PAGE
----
The most common Finnish-language surnames include Korhonen, Virtanen, Nieminen, Mäkinen, Hämäläinen, Koskinen, Heikkinen and Järvinen. Yes, this land loves its –nen suffix, a sure way to recognise a Finnish surname.
More than a third of all Finns have surnames ending in -nen. Though the Finnish suffix –nen is normally a diminutive, in surnames it more often signifies belonging to a place where a family lived. Virtanen could literally mean “small stream,” but the surname was devised to mean a family living near a stream. Mäkinen, literally “small hill,” correspondingly meant the family from the hill.
“Many families chose this kind of surname made of a natural feature with the suffix –nen in the Finnish national romantic period of the 19th century,” explains Sirkka Paikkala, who studies Finnish surnames at the Research Institute for Languages of Finland.
“The –nen suffix was originally from Finland’s Eastern surname tradition, but in the 1800s such surnames were also adopted in the West and that’s why they are now so widespread,” she says.
The rivals: Virtanen and Korhonen
There has recently been extremely tight competition for top ranking between the two most common Finnish surnames, Virtanen and Korhonen (the equivalents to Smith and Jones). But the Korhonens now seem to be taking a lead, by either breeding faster or living longer. In July 2014 the Finnish Population Register Centre announced that there are 23,380 Korhonens, compared to 23,141 Virtanens.
In third place we find Mäkinen with 21,113, and quickly catching up are the Nieminens in fourth place with 21,054. The obscure origins of the top surname Korhonen may be related to deafness or a word meaning “old man.”
The non-nen surnames
But it’s not all about the –nens. Many western Finnish surnames end in the suffix –la or –lä, which indicated association with a place (for example Mäkelä is connected to a hill) or a farmstead (Juhani Mattila indicates “Juhani from Matti’s farm”). “Some surnames also relate to a profession, like Seppälä for someone from a smithy,” Paikkala adds.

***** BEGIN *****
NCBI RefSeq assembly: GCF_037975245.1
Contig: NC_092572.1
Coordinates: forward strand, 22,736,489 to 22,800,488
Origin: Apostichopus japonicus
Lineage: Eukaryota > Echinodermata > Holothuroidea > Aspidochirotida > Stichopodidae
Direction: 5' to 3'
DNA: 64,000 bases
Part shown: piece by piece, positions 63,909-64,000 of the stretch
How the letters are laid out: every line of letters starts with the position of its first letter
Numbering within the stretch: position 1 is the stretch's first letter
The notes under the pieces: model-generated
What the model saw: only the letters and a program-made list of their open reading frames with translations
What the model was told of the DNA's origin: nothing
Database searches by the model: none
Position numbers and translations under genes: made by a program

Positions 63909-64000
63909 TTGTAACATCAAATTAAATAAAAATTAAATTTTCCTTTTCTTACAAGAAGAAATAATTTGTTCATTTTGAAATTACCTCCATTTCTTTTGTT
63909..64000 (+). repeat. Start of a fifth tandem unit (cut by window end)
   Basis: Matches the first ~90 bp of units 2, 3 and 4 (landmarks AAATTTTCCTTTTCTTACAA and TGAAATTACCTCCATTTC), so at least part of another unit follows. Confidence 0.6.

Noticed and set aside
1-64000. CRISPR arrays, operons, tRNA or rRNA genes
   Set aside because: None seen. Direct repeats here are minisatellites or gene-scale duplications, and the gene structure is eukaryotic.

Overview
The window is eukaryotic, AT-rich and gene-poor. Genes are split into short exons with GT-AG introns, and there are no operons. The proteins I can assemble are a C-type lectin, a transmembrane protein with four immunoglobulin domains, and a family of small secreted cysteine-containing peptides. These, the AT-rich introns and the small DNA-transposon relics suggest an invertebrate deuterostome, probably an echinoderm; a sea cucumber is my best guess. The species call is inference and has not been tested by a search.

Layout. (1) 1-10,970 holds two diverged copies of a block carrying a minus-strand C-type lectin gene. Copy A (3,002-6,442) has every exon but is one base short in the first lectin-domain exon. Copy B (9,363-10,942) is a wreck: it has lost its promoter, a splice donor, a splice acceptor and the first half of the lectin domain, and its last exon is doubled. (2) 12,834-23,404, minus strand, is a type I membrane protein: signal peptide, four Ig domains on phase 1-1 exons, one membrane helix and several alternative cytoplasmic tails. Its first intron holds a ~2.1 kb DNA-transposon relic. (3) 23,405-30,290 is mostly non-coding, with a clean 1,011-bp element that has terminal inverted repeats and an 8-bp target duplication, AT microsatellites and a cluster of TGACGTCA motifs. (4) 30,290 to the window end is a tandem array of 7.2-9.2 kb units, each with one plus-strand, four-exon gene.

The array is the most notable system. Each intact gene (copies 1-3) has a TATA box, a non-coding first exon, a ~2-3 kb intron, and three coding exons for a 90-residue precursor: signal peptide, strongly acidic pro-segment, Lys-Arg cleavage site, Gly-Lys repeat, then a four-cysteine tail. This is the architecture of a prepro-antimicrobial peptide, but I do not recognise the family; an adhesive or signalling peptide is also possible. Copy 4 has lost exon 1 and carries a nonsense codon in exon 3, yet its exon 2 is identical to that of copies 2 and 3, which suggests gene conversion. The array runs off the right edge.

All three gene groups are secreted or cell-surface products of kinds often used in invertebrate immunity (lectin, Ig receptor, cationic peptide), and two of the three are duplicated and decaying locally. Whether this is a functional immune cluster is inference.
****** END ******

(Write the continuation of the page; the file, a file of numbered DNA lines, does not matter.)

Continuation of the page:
Many surnames reflect the Finns’ close relationship to nature. Examples include Kanerva (heather), Nummi (moor), Kivi (stone), Niemi (peninsula) and Halla (frost). In one Helsinki suburb a Mr Susi (wolf) lives next door to the Sikanen family, whose name can be understood as meaning “little pigs.”
Past and present trends
Paikkala’s book Se tavallinen Virtanen (which translates roughly to “The Average Smith”) is an extensive study of Finnish surnames in the period 1850–1921 when many families first officially adopted hereditary surnames. During the Fennicisation movement of the early 20th century many Finns translated their former Swedish-language names into Finnish. Writer Alexis Stenvall changed his name to Aleksis Kivi, and the renowned painter Axel Waldemar Gallén became Akseli Gallen-Kallela.
But Paikkala enthusiastically explains that her work is not all about digging into dusty archives: “I often have to deal with email or phone enquiries when people are looking for the etymology of a surname, or feel they need a completely new surname.”
Some unusual surnames with obscure origins have strange meanings in modern Finnish, including Kiimamaa (land in heat), Patja (mattress), Makkara (sausage), Kaalinpää (cabbage head), Punkki (mite), Romu (junk), and Hikipää (sweaty head).
According to Paikkala, a new trend is discernible among newlyweds. “Couples planning marriage look for a totally new surname to indicate the beginning of a new life. This phenomenon started in the 1990s after Finnish laws were changed to allow both women and men to choose their surname.”
However, upon marriage about 80 percent of Finnish women still assume their husband’s surname or combine their maiden name and their husband’s name. Combining Finnish surnames in this way opens up amusing possibilities. If Mr Pulska (fat) marries Miss Orava (squirrel), he might become Pulska-Orava (fat squirrel). And if Miss Nälkäinen (hungry), marries Mr Karhu (bear), she could become Nälkäinen-Karhu (hungry bear).
By Carina Chela and Fran Weaver, June 2011; updated July 2014